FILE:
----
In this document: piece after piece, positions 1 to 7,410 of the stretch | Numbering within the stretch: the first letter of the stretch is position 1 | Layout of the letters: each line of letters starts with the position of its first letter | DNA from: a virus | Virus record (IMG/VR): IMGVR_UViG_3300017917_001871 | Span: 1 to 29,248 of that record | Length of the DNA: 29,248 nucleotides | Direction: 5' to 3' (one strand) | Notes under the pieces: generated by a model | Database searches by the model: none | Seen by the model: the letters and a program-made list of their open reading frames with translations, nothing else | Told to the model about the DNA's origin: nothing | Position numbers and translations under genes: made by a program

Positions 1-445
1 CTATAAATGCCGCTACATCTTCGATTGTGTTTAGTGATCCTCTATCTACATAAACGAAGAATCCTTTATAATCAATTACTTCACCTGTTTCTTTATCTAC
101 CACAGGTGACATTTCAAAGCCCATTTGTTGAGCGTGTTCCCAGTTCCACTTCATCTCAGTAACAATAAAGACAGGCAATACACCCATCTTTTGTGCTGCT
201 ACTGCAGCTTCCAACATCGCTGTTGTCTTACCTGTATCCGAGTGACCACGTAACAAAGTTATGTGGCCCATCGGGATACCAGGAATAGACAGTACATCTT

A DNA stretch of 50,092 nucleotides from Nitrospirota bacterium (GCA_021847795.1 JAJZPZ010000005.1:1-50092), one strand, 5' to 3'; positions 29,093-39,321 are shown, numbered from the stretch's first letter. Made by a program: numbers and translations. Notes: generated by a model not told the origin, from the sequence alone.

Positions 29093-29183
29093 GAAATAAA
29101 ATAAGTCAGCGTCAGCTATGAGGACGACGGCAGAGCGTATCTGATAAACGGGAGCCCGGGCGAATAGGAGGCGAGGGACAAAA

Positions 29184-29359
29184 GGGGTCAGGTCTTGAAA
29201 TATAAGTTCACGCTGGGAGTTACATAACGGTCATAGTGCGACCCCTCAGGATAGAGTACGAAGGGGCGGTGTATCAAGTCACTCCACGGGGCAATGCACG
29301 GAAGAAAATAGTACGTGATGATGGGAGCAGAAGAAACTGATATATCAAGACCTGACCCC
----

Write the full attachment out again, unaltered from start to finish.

In this document: piece after piece, positions 1 to 7,410 of the stretch | Numbering within the stretch: the first letter of the stretch is position 1 | Layout of the letters: each line of letters starts with the position of its first letter | DNA from: a virus | Virus record (IMG/VR): IMGVR_UViG_3300017917_001871 | Span: 1 to 29,248 of that record | Length of the DNA: 29,248 nucleotides | Direction: 5' to 3' (one strand) | Notes under the pieces: generated by a model | Database searches by the model: none | Seen by the model: the letters and a program-made list of their open reading frames with translations, nothing else | Told to the model about the DNA's origin: nothing | Position numbers and translations under genes: made by a program

Positions 1-445
1 CTATAAATGCCGCTACATCTTCGATTGTGTTTAGTGATCCTCTATCTACATAAACGAAGAATCCTTTATAATCAATTACTTCACCTGTTTCTTTATCTAC
101 CACAGGTGACATTTCAAAGCCCATTTGTTGAGCGTGTTCCCAGTTCCACTTCATCTCAGTAACAATAAAGACAGGCAATACACCCATCTTTTGTGCTGCT
201 ACTGCAGCTTCCAACATCGCTGTTGTCTTACCTGTATCCGAGTGACCACGTAACAAAGTTATGTGGCCCATCGGGATACCAGGAATAGACAGTACATCTT

A DNA stretch of 50,092 nucleotides from Nitrospirota bacterium (GCA_021847795.1 JAJZPZ010000005.1:1-50092), one strand, 5' to 3'; positions 29,093-39,321 are shown, numbered from the stretch's first letter. Made by a program: numbers and translations. Notes: generated by a model not told the origin, from the sequence alone.

Positions 29093-29183
29093 GAAATAAA
29101 ATAAGTCAGCGTCAGCTATGAGGACGACGGCAGAGCGTATCTGATAAACGGGAGCCCGGGCGAATAGGAGGCGAGGGACAAAA

Positions 29184-29359
29184 GGGGTCAGGTCTTGAAA
29201 TATAAGTTCACGCTGGGAGTTACATAACGGTCATAGTGCGACCCCTCAGGATAGAGTACGAAGGGGCGGTGTATCAAGTCACTCCACGGGGCAATGCACG
29301 GAAGAAAATAGTACGTGATGATGGGAGCAGAAGAAACTGATATATCAAGACCTGACCCC